What does the UK spend on health and social care?BMJ 2019; 365 doi: https://doi.org/10.1136/bmj.l1619 (Published 09 April 2019) Cite this as: BMJ 2019;365:l1619
The Organisation for Economic Co-operation and Development’s 2011 system of health accounts, revised in 2017, is a Herculean effort to try to impose some international order on the way member countries report their spending on health and care.1 Although it is impossible to obtain completely comparable data across countries, given differences in funding systems and organisation, the new accounts now drill down to reveal more information about what countries spend their money on.
The UK’s spending on health and social care (a grand total of nearly £208bn—including £5.3bn of capital spending) comes from two main sources, public (£157.6bn) and private (£44.9bn), and eventually flows through to various types of care: inpatient care, home based care, prevention, and medical goods, for example (fig 1).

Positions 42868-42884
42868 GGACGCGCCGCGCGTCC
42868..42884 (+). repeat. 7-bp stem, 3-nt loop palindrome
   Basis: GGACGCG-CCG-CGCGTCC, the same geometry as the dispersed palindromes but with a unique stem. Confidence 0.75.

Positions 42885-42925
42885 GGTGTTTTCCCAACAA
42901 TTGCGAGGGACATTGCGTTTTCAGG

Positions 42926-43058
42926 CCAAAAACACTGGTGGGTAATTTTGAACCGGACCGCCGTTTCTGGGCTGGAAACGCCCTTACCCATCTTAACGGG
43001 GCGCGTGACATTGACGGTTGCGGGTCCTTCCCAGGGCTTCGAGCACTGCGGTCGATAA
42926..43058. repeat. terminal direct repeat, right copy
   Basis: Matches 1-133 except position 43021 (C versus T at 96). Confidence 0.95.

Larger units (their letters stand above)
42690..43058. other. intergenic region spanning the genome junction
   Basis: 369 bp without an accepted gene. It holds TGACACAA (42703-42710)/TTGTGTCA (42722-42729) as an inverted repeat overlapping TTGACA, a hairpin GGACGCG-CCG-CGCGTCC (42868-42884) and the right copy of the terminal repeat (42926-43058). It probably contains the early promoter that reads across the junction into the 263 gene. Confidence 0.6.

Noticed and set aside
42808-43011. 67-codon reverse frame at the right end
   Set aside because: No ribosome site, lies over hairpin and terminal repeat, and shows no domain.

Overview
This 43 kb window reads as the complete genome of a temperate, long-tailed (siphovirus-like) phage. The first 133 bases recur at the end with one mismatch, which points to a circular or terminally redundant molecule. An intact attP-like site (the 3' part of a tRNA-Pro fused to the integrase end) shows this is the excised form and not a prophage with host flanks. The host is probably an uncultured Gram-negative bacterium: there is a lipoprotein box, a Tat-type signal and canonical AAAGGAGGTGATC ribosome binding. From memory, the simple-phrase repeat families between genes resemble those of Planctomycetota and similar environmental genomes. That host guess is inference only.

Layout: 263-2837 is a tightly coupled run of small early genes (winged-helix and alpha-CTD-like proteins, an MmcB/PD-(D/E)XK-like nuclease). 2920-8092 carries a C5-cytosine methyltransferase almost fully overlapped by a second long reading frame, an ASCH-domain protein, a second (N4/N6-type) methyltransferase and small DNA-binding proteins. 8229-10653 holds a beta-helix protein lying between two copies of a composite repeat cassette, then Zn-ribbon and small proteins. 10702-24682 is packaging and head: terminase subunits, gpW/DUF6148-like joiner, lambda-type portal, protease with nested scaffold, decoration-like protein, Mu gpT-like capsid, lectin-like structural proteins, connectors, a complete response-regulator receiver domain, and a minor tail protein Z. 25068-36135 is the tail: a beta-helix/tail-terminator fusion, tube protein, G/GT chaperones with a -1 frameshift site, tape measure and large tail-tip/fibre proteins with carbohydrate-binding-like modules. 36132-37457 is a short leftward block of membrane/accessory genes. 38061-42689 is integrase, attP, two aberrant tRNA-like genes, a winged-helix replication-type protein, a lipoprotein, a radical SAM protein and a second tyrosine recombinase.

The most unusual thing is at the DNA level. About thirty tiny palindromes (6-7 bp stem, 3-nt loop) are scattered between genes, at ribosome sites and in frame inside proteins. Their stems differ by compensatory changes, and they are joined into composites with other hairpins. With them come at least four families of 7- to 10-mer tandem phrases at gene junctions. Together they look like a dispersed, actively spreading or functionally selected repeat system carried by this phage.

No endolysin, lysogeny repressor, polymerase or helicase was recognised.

These sorts of spending data alone cannot answer the sort of policy questions countries may grapple with: for example, are we spending too much or too little on secondary care versus preventive services? But as trends start to emerge from these new datasets, countries should be more able to supply data at more detailed levels of spending. And, importantly, as spending is linked to health outcomes, health and care services will be better able to assess the effectiveness of spending, given the allocative decisions they make.
Competing interests: I have read and understood BMJ’s policy on declaration of interests and have no relevant interests to declare.
Provenance and peer review: Commissioned; not externally peer reviewed.